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India’s Farmlands Vulnerable to Climate Change

The variability of monsoon rains due to climate change affects Marathwada and Vidarbha regions the most, says a district level study

India is ranked 6th in the list of countries most vulnerable to climate change, according to Global Climate Risk Index and it is evident from the frequent occurrence of extreme weather events like floods, cyclones and droughts. Climate change affects the monsoon rains that drive agriculture in India. Though many studies have tried to assess the impact of climate change at a regional level, the policies based on such studies fail to address the grievances of agriculture and farming sector at smaller, district levels. In a new study, researchers from the Indian Institute of Technology Bombay (IIT Bombay) have investigated the impact of climate change on agriculture in the districts of Maharashtra.

The seasonal monsoon winds, blowing from the south-west and the north-east directions, are moisture-laden and bring in the yearly monsoon rains. These rains are critical to almost 60% of India’s rain-fed agriculture and the timely arrival and adequacy of monsoon winds plays a vital role in our farming practices. These winds vary across seasons, across years and also across decades, and this variation is commonly known as monsoon variability.

The study, published in the journal Science of the Total Environment, has tried to understand monsoon variability in the context of the changing climate. The study analysed daily rainfall data collected from 34 districts of Maharashtra for 62 years between 1951 and 2013. It took into account the increase in the number of consecutive days with no rainfall (dry spells) and a decrease in the successive days where rainfall exceeded the minimum required amount (wet spells) during this period. It also noted the fluctuations in the daily rainfall patterns; including extreme rainfall events, characterised by heavy and very heavy rainfall.

Based on these data points, the researchers calculated a ‘monsoon variability index’ for each of the districts studied. “The study tries to understand how monsoon variability indices are impacting the productivity of major crops in the highly vulnerable districts of Maharashtra. The methods used in this study can be adopted by administrative units across the world”, says Prof. Devanathan Parthasarathy from IIT Bombay, who led the study.

The researchers found that all the districts considered in the study had an increase in the number of dry spells over the years. However, they observed significant differences in other monsoon variability indicators like extreme rainfall events, the number of wet spells and the fluctuations of the rain pattern.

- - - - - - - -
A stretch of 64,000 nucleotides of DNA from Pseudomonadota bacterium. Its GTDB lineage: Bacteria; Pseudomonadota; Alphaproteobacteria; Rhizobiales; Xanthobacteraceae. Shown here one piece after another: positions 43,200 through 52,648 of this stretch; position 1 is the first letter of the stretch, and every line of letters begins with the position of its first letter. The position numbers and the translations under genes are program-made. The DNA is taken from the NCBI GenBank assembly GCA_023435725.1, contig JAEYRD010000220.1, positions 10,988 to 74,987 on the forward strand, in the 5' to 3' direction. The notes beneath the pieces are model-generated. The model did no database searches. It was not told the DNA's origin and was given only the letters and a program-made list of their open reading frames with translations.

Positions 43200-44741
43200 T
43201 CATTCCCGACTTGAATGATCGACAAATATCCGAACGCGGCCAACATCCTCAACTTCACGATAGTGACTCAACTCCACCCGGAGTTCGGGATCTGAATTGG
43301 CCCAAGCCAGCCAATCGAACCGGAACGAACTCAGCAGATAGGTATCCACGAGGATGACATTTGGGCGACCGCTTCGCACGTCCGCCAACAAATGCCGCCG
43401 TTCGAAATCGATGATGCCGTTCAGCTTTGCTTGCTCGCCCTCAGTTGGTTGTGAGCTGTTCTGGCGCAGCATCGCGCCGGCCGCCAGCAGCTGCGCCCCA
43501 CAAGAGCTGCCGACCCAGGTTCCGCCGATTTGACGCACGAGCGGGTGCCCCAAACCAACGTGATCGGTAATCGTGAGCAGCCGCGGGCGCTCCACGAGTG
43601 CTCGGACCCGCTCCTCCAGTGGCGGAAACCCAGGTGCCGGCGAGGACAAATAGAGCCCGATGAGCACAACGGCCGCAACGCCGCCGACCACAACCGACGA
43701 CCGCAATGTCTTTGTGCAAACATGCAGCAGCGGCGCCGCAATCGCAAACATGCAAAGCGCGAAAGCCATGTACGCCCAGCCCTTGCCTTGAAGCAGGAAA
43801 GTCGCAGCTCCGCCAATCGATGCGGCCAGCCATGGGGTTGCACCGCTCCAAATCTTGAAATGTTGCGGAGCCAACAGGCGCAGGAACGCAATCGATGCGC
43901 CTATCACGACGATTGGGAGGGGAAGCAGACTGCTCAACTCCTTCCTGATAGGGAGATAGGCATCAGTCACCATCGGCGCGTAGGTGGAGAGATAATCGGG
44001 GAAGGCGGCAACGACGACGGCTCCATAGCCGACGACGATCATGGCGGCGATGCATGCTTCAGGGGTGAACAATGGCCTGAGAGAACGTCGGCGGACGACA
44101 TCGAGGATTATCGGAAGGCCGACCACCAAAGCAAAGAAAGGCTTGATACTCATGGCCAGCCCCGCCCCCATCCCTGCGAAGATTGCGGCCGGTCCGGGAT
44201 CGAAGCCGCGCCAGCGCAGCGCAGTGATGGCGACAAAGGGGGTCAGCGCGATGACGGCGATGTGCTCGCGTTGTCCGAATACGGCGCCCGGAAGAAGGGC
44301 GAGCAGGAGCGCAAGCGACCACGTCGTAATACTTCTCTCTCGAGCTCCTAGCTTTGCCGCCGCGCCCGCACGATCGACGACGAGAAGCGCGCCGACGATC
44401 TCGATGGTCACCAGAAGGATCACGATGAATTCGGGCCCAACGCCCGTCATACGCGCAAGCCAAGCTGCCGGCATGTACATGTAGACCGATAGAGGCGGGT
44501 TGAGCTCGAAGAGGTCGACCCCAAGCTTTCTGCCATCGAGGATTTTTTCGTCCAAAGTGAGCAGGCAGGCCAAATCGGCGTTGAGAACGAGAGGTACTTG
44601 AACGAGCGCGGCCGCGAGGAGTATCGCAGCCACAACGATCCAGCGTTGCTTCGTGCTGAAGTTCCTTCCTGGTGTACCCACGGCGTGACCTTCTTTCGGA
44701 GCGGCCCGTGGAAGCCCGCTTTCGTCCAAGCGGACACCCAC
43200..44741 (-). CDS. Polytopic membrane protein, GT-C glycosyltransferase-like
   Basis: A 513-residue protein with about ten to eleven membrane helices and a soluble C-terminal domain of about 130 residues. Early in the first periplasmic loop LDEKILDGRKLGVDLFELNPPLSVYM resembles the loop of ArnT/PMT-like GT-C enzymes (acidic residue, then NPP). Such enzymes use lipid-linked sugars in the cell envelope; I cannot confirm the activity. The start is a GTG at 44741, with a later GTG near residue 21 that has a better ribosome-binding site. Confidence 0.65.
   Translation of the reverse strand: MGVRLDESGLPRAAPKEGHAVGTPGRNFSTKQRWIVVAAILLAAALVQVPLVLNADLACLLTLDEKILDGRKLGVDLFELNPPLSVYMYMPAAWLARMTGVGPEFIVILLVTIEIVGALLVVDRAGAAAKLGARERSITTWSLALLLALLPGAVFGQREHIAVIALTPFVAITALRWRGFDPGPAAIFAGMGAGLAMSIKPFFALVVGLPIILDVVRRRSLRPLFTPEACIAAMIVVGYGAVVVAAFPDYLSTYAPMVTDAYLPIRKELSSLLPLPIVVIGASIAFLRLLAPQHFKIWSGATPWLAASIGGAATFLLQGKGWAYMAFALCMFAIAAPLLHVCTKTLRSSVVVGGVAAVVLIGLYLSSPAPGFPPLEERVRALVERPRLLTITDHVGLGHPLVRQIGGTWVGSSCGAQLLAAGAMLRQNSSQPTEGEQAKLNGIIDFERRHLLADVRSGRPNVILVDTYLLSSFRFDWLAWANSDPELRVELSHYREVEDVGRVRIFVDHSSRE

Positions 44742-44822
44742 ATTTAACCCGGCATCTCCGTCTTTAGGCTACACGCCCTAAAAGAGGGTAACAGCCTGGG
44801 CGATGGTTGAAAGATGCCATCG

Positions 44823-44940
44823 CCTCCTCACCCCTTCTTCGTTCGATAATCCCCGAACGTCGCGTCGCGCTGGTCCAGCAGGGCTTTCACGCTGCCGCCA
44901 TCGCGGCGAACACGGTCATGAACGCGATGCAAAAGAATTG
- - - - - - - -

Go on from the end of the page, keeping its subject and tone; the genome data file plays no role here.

The researchers then ranked the districts based on the monsoon variability index and found that the regions of Vidarbha and Marathwada were most vulnerable to climate change. It is of little surprise that these two regions also have the highest farmer suicides in the state. The researchers point out that monsoon variability leads to a reduction in the average yield of crops and crop failures.

“Lack of irrigation facilities, climate variability, inefficient agricultural markets, and low awareness of government schemes or programs are the other major reasons for low productivity in these regions”, remarks Ms Deepika Swami, an author of the study.

The researchers also emphasise the need to assess the differences in climate variability of different regions and to follow agricultural practices based on these conditions. Currently, the State Action Plan on Climate Change (SAPCC) formulates agricultural-based policies at a state level. However, with distinct differences at a regional level, a more comprehensive action plan on climate change needs to be formulated, say the researchers.

“To adapt to the changing trends in climate variability, we first need to look at the situation of each region independently. We should not propose adaptive measures applicable to the entire state or a larger area”, says Dr Parthasarathy, talking about how we could tackle the adverse effects of climate change on agriculture.

The results of the study also identified crops that are most affected by the changing climate. Traditional crops of the region such as sugarcane, sorghum and groundnut were found to be the most affected due to monsoon variability. On the other hand, the productivity of cotton and pigeon pea were seen to be the least affected.

The researchers share some suggestions on how we could protect the interests of our farmers. “A shift from current agricultural practices to alternate ones, shift in sowing/harvesting dates, expanding diversity of seeds, alternate means of irrigation, alternative livelihood options, and regulation of crop markets are few of the provisions that can be followed in order to adapt to changing trends in climate variability”, signs off Dr. Parthasarathy.

Article written by

 Sagarika Phalke

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